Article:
Legal battle over
After experimental care fight, parents agree to let ill son die
LONDON — The parents of Charlie Gard, whose battle to get their critically ill baby experimental treatment stirred international sympathy and controversy, dropped their legal effort on Monday, saying tearfully that it was time to let their son die.
At an emotional court hearing, a lawyer for the baby’s parents, Chris Gard and Connie Yates, said the couple was withdrawing a bid to have Charlie sent to the United States, where a doctor had offered to try to treat his rare genetic condition. The decision came after new medical tests showed the 11-month-old, who has brain damage and cannot breathe unaided, had irreversible muscular damage.
Both parents wept in the packed courtroom at the High Court in London as lawyer Grant Armstrong made the announcement, his voice breaking. “This case is now about time,” Armstrong said. “Sadly, time has run out.”
Outside court, Chris Gard said that Charlie “won’t make his first birthday in just under two weeks’ time”.
“We are about to do the hardest thing that we will ever have to do, which is to let our beautiful little Charlie go,” he said.
Gard and Yates, who are in their 30s, have fought ferociously for their son, who was born in August with mitochondrial depletion syndrome, a rare genetic disease.
The baby has been treated at Great Ormond Street Hospital in London, one of the world’s leading children’s hospitals. Doctors there said Charlie is in pain and further treatment would only increase his suffering. They have sought permission from the courts to switch off his life support and allow him to die peacefully. His parents have resisted, arguing that an experimental treatment could extend and improve Charlie’s life.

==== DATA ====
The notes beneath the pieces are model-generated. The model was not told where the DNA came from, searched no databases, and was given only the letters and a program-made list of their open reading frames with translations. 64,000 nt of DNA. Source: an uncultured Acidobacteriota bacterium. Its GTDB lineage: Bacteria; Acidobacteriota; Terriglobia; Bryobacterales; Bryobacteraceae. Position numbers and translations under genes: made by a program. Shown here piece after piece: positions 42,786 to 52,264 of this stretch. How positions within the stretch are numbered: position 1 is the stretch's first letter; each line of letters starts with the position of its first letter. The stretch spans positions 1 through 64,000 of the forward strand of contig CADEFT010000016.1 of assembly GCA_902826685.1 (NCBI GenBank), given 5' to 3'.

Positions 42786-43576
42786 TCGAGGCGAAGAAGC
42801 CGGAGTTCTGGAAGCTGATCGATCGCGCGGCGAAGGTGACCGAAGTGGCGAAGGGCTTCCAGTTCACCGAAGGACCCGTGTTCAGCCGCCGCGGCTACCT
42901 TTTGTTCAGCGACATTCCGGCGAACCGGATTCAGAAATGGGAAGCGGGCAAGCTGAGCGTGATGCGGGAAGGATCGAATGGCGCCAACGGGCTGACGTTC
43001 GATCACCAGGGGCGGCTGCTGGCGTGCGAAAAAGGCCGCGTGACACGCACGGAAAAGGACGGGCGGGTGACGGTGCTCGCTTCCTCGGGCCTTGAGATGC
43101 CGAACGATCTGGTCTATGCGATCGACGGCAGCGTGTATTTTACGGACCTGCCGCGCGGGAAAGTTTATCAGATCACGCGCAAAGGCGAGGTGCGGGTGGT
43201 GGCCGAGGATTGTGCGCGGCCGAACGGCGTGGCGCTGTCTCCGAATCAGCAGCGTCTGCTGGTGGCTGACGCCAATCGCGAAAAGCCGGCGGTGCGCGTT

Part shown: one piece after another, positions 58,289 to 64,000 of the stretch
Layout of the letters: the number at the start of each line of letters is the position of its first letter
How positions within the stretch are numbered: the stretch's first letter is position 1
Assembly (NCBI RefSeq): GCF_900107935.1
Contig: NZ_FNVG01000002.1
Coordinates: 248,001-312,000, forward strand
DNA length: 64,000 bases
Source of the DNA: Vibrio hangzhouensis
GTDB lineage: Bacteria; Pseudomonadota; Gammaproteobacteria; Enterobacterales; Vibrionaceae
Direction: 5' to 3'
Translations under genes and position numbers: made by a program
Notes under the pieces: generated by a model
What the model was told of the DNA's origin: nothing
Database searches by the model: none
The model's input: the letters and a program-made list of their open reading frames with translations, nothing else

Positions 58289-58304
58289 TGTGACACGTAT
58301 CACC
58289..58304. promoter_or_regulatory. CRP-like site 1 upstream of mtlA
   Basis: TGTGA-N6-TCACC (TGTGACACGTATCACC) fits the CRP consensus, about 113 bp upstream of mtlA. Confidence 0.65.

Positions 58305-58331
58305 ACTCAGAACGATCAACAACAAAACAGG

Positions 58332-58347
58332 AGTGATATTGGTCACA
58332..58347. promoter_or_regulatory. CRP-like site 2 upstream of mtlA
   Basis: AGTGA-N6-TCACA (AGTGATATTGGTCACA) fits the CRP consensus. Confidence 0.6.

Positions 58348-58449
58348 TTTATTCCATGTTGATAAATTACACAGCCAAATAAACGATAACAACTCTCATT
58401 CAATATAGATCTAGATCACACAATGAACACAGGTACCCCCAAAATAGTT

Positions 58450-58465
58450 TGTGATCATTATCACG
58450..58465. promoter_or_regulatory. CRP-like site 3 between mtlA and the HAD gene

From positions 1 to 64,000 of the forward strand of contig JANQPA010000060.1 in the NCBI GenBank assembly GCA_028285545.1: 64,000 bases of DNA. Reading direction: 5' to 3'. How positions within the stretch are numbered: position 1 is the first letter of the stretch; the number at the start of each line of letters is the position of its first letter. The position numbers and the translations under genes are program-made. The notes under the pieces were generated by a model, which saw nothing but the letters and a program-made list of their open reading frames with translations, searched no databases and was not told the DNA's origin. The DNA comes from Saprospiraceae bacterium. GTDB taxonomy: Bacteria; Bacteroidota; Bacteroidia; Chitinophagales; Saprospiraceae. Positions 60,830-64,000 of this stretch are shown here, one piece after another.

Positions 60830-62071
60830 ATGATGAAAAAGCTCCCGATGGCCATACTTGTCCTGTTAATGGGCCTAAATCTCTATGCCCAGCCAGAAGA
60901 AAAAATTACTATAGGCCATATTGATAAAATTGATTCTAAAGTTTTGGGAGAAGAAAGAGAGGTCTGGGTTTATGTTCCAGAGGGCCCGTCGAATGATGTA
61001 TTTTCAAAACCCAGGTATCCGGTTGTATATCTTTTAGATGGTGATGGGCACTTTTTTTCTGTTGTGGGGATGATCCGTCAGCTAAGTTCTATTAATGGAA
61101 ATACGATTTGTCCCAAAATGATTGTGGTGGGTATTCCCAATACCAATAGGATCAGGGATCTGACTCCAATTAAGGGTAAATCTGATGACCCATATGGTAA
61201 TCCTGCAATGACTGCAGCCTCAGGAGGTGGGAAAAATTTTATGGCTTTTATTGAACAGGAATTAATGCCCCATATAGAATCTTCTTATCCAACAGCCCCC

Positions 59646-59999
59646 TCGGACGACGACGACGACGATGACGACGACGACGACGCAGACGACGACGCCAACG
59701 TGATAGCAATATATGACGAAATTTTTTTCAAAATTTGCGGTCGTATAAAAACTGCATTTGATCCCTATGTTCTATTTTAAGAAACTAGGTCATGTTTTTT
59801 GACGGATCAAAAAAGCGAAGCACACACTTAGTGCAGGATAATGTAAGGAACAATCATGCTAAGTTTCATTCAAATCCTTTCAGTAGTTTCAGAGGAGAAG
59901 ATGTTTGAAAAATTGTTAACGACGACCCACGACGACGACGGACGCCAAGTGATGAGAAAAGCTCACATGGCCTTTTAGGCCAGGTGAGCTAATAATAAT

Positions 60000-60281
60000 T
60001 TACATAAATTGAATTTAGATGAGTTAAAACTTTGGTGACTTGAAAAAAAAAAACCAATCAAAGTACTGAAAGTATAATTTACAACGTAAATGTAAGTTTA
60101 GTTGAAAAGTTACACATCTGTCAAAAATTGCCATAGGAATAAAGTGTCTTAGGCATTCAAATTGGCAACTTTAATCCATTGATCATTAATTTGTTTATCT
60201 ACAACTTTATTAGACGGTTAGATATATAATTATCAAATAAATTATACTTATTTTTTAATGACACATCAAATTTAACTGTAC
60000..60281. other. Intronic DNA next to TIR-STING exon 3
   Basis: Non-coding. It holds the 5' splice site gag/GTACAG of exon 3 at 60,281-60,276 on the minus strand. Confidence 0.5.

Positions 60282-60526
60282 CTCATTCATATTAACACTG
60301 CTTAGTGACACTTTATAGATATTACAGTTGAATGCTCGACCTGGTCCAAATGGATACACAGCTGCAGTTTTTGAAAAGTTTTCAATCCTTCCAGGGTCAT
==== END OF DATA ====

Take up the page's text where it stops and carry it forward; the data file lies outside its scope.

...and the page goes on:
The case gained international attention after Charlie’s parents received support from Pope Francis, US President Donald Trump and some members of the US Congress.
As the legal battle dragged on, US activists had flown to London to support Charlie’s parents, and the case became a flashpoint for opposing views on healthcare funding, medical intervention, the role of the state and the rights of the child.
Passions have often run high, with activists demanding “Jus- tice for Charlie” rallying outside the High Court and Great Ormond Street Hospital. Over the weekend, the hospital said it had contacted police after staff received abuse and threats.
Charlie’s parents condemned the abuse, and on Monday thanked the hospital for the care it had given their child.
Charlie Gard’s parents Coonie Yates and Chris Gard arrive at the High Court in London on Monday ahead of a hearing on their baby’s future.
Charlie Gard suffers from a rare form of mitochondrial disease.